Our History

A Brief History of First Baptist Church

by Reverend G. Carl Lewis

At last, a Baptist ministry in Rockingham! It was 1875, and Cartledge Creek Church sponsored a mission Sunday School which met in the courthouse. It was led by John B. Covington and a new resident, R. A. Johnson. On April 13, 1879 Rev. Frank M. Jordan, assisted by his son, Rev. William T. Jordan, began a revival meeting in the courthouse. The early result was that on April 24, 1879, the Rockingham Baptist Church was organized, with the nucleus coming from Cartledge Creek Church. The first pastor was William T. Jordan. By the end of the year the membership was 49. In 1880 and 1881 the church was busy constructing its first building on a lot, 75 x 75 feet, at the corner of Randolph and Green Streets. The lot was a gift from Captain William I. Everett. The cost of the first house of worship was $2,485.84. Mr. Jordan, who had served three churches, resigned, effective October 31, 1880, in order that he might give full time ministry to the church in Lumberton.

Rev. Trezevant Harrison served from October 31, 1880 to December 30, 1884. He was called from the First Baptist Church, Greensboro. During his ministry Mr. Harrison led the church to complete the church building which, in a short time, was paid for and a service of dedication held.

In the early years the pastors served several churches and the pastorates were brief.

Rev. J. W. Wildman came from a pastorate in Roanoke, Virginia, and served January 5, 1885 to November 22, 1885.

Rev. B. H. Phillips had the shortest pastorate of any of the fifteen men who have held the position. His ministry began December 6, 1885 and was concluded, to the deep regret of the congregation, May 9, 1886.

Rev. N. B. Cobb was pastor from September 26, 1886 to February 3, 1889. His ministry and influence were great in the church and in the larger community. He had great missionary zeal and led the church to establish a work which became the Roberdel Baptist Church.

The longest of the early pastorates was that of Dr. Livingston Johnson, who served from March 17, 1889 to July 6, 1895. He was a man of vision and great ability. He became one of the leaders of Baptist work in the State, and ultimately served as Editor of the Biblical Recorder.

Rev. Joseph G. Blalock was pastor from July 1, 1895 to April 16, 1899. These were years when the economy was depressed and social problems were outstanding, but there was some growth in membership and a slight increase in gifts.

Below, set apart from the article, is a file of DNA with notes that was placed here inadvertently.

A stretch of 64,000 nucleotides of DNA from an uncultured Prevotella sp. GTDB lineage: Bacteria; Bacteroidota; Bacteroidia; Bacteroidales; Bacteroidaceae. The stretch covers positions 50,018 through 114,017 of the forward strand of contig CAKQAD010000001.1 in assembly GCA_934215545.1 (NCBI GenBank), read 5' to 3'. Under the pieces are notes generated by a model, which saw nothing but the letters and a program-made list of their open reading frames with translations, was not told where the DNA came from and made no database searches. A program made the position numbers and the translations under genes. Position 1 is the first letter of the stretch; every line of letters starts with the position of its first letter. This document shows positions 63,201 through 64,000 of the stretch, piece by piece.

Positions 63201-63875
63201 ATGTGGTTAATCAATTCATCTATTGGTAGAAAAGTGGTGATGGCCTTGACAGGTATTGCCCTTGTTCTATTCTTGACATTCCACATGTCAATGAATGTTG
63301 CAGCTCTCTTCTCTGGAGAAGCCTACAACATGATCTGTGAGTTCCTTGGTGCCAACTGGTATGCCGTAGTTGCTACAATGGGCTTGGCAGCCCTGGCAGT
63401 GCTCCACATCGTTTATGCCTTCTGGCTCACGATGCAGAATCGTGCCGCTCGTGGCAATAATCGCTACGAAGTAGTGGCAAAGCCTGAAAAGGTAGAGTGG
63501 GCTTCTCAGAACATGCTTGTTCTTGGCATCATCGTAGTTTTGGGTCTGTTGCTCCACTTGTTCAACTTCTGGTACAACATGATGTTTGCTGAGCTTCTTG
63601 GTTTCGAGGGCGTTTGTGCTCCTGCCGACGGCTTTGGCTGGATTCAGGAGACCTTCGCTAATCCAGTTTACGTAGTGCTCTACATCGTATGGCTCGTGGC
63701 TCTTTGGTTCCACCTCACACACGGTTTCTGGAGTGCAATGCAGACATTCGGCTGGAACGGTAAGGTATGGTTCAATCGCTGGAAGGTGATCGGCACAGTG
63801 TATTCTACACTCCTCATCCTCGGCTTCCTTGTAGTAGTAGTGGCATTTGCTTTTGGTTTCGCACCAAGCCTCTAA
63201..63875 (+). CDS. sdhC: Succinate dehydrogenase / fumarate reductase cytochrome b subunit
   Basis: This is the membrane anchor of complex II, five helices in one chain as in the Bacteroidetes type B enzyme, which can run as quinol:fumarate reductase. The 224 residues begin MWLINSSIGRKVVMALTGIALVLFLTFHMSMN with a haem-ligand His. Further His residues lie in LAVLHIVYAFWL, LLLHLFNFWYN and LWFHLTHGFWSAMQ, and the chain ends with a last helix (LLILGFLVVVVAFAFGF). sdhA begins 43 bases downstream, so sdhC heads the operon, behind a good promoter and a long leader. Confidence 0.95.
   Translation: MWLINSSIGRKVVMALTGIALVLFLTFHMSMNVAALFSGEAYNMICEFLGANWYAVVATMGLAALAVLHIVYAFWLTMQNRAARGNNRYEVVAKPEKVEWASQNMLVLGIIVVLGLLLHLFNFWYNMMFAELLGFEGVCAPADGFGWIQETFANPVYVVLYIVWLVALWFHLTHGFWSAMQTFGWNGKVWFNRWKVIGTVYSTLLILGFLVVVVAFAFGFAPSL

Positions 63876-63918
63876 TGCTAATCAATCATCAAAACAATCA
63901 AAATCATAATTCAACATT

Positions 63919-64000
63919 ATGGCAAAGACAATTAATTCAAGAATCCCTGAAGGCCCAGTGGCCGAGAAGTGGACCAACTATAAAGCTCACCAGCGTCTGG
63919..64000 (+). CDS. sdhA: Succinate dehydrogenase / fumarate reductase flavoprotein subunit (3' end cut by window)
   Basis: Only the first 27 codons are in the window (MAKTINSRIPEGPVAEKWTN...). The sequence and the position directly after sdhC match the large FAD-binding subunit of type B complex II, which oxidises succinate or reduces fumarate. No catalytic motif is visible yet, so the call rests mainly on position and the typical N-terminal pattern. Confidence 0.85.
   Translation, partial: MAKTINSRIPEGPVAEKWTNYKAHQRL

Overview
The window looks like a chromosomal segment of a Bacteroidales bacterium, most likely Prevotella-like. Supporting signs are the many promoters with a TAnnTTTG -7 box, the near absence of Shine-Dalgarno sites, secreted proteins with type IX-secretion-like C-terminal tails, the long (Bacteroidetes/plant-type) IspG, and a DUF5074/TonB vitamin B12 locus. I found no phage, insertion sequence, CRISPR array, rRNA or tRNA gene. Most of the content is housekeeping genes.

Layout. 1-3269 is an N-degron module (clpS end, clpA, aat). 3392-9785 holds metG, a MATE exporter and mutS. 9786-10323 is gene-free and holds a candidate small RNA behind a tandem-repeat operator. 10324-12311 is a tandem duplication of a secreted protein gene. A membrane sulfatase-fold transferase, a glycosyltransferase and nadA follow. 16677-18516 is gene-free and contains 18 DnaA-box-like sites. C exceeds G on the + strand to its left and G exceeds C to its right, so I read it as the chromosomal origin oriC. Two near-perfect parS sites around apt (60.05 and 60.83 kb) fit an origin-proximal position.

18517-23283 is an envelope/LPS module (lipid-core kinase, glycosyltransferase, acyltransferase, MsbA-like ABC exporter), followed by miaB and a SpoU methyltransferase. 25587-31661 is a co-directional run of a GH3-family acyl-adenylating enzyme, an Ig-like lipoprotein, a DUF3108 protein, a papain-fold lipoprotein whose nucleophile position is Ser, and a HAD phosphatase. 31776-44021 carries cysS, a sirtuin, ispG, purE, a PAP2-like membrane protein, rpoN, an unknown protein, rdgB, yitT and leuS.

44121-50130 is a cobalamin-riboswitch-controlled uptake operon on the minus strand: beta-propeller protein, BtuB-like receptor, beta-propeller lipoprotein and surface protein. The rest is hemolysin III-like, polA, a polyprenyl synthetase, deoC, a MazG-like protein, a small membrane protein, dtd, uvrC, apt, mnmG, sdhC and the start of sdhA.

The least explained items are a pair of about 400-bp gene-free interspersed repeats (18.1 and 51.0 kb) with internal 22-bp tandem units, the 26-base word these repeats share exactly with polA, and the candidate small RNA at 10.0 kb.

Rev. Charles L. Greaves served from July 2, 1889 to December 1, 1901. This was the first pastorate of a very able man who was remembered for his outstanding ability as a speaker.

Rev. D. C. Britt served from November 24, 1901 to October 1, 1905. He stood firmly against social evils and demanded righteousness on the part of all members of the church.

Rev. Evan D. Cameron, uncle of Governor and Senator Cameron Morrison, served briefly as pastor, October 1,1905 to June, 1906. He resigned to become President of the Baptist University of Oklahoma. During this pastorate, on January 2,1906, the church voted to begin a “full time” ministry, with the pastor serving this church only.

Rev. Josiah Crudup, October 1, 1906 to April 28, 1912, led the church into new challenges, including the construction of a new sanctuary. This structure was built in 1908-1909, at a cost of $9,400.00 and was used until February 1957. In this period, under the leadership of Mrs. Claude Gore, a pipe organ was purchased.

The longest pastorate was that of Dr. Bruce Benton, January 1, 1913 to March 31, 1945. (Dr. Benton’s retirement date was January 1, 1943, but he continued to serve until a new pastor arrived). There were the years of World War I, the Great Depression, the buying of property, planning for the future. The entire community continues to remember Dr. Benton with appreciation.

Rev. Edwin F. Perry was pastor from April 2, 1944 to January 1, 1949. He had an outstanding ministry in leading the church to rapid growth, financial stewardship, and church building. His leadership led to clearing the property for future construction, building a pastorium, and the construction of the Education Building. He built strong foundations for the years ahead.

Rev. G. Carl Lewis served from April 1, 1949 to September 1, 1976. In this period the church grew in mission emphasis and support, became stronger in organization ministries, paid off the indebtedness on the Educational Building, built the new Sanctuary, and purchased a pipe organ.

Dr. William W. Leathers, III began his ministry in November 1976. Under his leadership the church enjoyed growth in membership, in stewardship, and in ministry. Indebtedness on the organ and church bus was paid, and the church found itself in the pleasant state of “free of debt.” The future is bright and challenging.

(The above article was written in about 1988.)